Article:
Guest Opinion: Tragic death brings home frailty of life


By Theresa Keegan 

I didn’t know Dr. Michael John Mammone. But I do know the warmth of the winter sun on your back while biking in Southern California. I know the cerulean blue of the sky and the blissful feeling that you may be the luckiest person alive to be living in such a beautiful place. 

For visitors, these slices of life are captured on camera and bragged about as they return to their snowy, wind-swept climates of home. For residents, they are grasped when we slow down enough to look around, to appreciate what is before us; Nature’s abundant glory, ours for the taking. 

How lucky are we? 

Until we aren’t. 

For Dr. Mammone, that happened Feb. 1 at the intersection of Crown Valley Road and Pacific Coast Highway. A white Lexus barreled upon him, crashing his bike into traffic and flinging his defenseless body into the pavement. And then the crazed motorist really snapped, exiting his car and mercilessly attacking his victim with a knife. The stabbing ensured a certain death. 

Initially, hearing of a midweek bike accident, I lamented yet another two-wheel versus four-wheel incident. I know who the odds are against.  

Upon hearing of the horror of the stabbing, all I could hope for was that this lunatic somehow had a grudge – a reason to want this one person removed from the face of the earth. And then, when authorities said the suspect didn’t even know Dr. Mammone, I was shocked. 

What offenses, what slights and wrongs could create so much rage in one person? 

What deck of life’s awful cards were dealt so resoundingly to this man? 

What mental torments had he endured that, on this sunny day, he opted to end a stranger’s life?

I didn’t know Dr. Mammone. But as an asthmatic, I’ve encountered many emergency room doctors patiently wait as their actions opened my constricted airwaves. I’ve watched ER docs staple together my daughter’s young scalp and patiently explain options after an 89-year-old uncle’s heart stopped pumping. Their far-reaching skills extend beyond medical textbooks.

These professionals deal with people during some of our ugliest moments – day in, day out, early in the mornings, late at night. They evaluate, they heal, and then move on to the next case, knowing all the while that not all outcomes will be favorable no matter what they do. 

These doctors (and nurses) show up to do God’s work. The fact Dr. Mammone, age 58, will never again perform his life’s calling is a tragedy to all. 


Dr. Mammone’s memorial at the corner of PCH and Crown Valley. Photo/Clara Beard

An ever-expanding pile of flowers now sits upon the corner of Crown Valley Parkway and PCH. The frame of a white ghost bike is shrouded amid orange Gerbera daisies, yellow daffodils, red roses. Purple and white stock flowers are tucked in the wheel spokes.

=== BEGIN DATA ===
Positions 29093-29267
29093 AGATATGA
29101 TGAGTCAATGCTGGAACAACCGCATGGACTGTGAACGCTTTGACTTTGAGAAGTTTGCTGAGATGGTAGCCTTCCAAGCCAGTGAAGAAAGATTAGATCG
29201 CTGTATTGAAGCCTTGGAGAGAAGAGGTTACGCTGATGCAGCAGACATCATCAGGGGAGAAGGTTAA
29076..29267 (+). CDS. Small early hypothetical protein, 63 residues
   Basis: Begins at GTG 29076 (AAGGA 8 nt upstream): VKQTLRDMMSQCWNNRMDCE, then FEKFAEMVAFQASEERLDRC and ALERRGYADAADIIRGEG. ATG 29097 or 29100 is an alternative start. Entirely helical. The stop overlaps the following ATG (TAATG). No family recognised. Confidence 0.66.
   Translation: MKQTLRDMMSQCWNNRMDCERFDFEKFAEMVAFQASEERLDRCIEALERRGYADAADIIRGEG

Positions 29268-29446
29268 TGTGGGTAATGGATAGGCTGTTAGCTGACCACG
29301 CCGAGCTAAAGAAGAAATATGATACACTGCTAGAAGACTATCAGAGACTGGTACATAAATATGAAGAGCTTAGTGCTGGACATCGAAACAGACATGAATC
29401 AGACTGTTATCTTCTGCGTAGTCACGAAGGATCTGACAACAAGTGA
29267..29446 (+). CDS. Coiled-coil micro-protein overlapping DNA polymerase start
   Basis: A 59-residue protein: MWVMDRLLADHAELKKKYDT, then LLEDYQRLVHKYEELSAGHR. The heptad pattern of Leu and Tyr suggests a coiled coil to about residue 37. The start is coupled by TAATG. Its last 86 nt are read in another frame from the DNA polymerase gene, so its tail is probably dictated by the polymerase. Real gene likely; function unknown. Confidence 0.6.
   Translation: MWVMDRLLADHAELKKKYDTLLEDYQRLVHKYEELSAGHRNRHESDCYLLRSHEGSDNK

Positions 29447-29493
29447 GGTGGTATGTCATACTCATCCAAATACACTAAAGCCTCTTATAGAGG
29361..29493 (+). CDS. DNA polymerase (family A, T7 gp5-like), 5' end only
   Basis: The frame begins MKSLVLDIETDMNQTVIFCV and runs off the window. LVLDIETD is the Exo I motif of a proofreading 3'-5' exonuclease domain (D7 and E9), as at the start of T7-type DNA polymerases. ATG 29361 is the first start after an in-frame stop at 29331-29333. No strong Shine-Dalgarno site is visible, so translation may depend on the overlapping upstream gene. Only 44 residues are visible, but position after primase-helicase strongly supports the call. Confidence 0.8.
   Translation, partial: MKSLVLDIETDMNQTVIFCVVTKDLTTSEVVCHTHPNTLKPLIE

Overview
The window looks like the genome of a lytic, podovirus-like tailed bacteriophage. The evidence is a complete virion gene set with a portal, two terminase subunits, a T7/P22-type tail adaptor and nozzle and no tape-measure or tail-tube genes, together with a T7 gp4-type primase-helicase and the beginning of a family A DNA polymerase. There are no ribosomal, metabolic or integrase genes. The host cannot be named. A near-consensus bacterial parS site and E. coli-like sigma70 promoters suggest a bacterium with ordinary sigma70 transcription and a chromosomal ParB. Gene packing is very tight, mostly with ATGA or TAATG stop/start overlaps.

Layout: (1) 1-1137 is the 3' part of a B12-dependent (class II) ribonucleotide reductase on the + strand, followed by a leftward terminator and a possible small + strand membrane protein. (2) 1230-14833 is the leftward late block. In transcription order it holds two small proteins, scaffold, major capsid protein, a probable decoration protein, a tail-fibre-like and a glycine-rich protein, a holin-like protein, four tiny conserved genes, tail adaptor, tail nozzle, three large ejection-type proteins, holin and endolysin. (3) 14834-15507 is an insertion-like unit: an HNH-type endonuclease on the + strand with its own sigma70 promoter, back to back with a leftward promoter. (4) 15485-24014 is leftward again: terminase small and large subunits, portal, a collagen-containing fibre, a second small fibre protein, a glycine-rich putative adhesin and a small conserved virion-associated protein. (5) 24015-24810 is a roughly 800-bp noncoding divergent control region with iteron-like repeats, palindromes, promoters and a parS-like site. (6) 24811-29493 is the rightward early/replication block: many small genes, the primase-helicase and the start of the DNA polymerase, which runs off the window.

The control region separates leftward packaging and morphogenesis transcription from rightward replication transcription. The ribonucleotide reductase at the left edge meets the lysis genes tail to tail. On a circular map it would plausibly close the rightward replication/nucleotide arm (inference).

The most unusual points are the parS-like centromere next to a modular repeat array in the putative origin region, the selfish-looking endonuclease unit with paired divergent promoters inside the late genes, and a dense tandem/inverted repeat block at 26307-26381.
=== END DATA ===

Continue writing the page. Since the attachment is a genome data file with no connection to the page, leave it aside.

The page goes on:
This is a painful reminder of the fragility of life. That sentiment is something emergency room workers accept every time they report for a shift – but probably not what they consider when hopping on a bike to enjoy a winter afternoon ride.

This memorial is also a testimony to the reality that our lives are ragged. That a person was so in need of connection he discovered it by slashing a knife into another human’s body. 

We are all frail, living in this post-covid, politically divided, angry, rushed and busy society. There are ever-larger, more frequent gaping holes that are swallowing people and sanity. 

A dance studio in Monterey Park. A mushroom farm in Half Moon Bay. A church on El Toro Road. The corner of Crown Valley Road and PCH. 

The deaths, the anger and the voids left behind, are tragically haunting. 

I didn’t know Dr. Mammone. Yet I still mourn, for so many reasons. 

Theresa Keegan is a board member of Third Street Writers, an avid bicyclist and is vividly aware that amid the paradise of Southern California, many people struggle. 

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  1. As an avid local road cyclist for the last 6 years, I’ve had my share of run-ins and close calls with cars (not in Laguna Beach specifically but in Orange and San Diego counties). I’ve T-boned several cars that pulled out on me, and been heckled and called profane names by various drivers angry because I was merely trying to hold my own on a 2 foot margin of highway and they were in a hurry to pass, offended by my existence as if I were a fly buzzing through the air. Often the issue preceding these types of encounters is an encroachment by the driver upon the cyclist. Words are exchanged. The result can be a road rage response by the driver where they react with extreme violence towards the cyclist. It may have to do with their attitudes towards cyclists in general, cyclists in the past, or nothing to do with cyclists at all and be about something else, maybe some deep trauma or mental instability. Regardless, the cyclist becomes the object of an intense rage. As a cyclist, this tragedy doesn’t surprise me, but it saddens me deeply. RIP Dr Mammone.


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